You may notice a big positive change in performance once you clean the sprayers. Cleaning out the sprayers actually allows more water to come out at once. This will greatly increase the cleaning power of your dishwasher.
The Silverware Basket
Have you ever found stray particles of food stuck to your forks or knives after removing them from the dishwasher? It’s possible that your silverware basket hasn’t been properly cleaned. The process of simply going through a full washing cycle won’t necessarily clean your silverware basket because it’s so easy for particles to get trapped in a basket’s grated design.
How often should you wash the silverware basket in your dishwasher? It is recommended that you wash it about once a week. Here’s what you’ll need to properly wash your silverware basket:
- A bottle brush.
- Dish soap.
- Warm water.
It’s necessary to remove your silverware basket from your dishwasher in order to clean it properly. You can place it in your sink or some type of special cleaning basin. Simply use a soft sponge and the ordinary dish soap you use to wash dishes at the sink every day.
You can allow the basket to air dry on the counter until the time comes to place it back inside your dishwasher. Some people find that removing the silverware basket after every cycle to simply give it a quick rinse cuts down on the amount of residue that gets left behind. This is something to consider if you routinely find food particles on your utensils after removing them from the dishwasher.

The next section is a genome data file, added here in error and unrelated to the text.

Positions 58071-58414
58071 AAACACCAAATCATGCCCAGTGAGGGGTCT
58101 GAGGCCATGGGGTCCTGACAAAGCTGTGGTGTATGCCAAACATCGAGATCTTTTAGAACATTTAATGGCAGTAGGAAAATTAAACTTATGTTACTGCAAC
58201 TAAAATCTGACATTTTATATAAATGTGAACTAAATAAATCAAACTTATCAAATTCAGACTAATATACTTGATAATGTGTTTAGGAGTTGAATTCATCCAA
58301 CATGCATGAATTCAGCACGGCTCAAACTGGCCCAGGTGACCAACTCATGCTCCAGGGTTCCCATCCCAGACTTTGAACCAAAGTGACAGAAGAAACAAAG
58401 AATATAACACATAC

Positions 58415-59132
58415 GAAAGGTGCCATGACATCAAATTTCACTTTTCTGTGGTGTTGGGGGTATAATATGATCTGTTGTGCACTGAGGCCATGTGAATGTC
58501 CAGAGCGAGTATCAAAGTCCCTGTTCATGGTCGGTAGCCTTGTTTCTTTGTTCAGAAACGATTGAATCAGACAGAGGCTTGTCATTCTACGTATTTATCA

Most people forget to look at the door latch that is used every time a dishwasher opens or shuts. Unfortunately, this component can become rusty over time. It’s not a bad idea to take a look at yours today to see what kind of shape it’s in at the moment.
Are you noticing rust? The good news is that there is something you can do to take care of the problem without replacing the latch. What’s more, you may actually want to use this technique to avoid future rust damage even if you’re not noticing rust damage yet.
Maintaining a dishwasher latch requires a slightly different effort than what you need to put into cleaning some of the other interior parts of your dishwasher. The trick is to create a seal that will prevent additional damage. Here’s a look at what to gather before working on your latch:
- A “sponge” made from stainless steel or steel wool.
- A cotton cloth.
- Clear fingernail polish.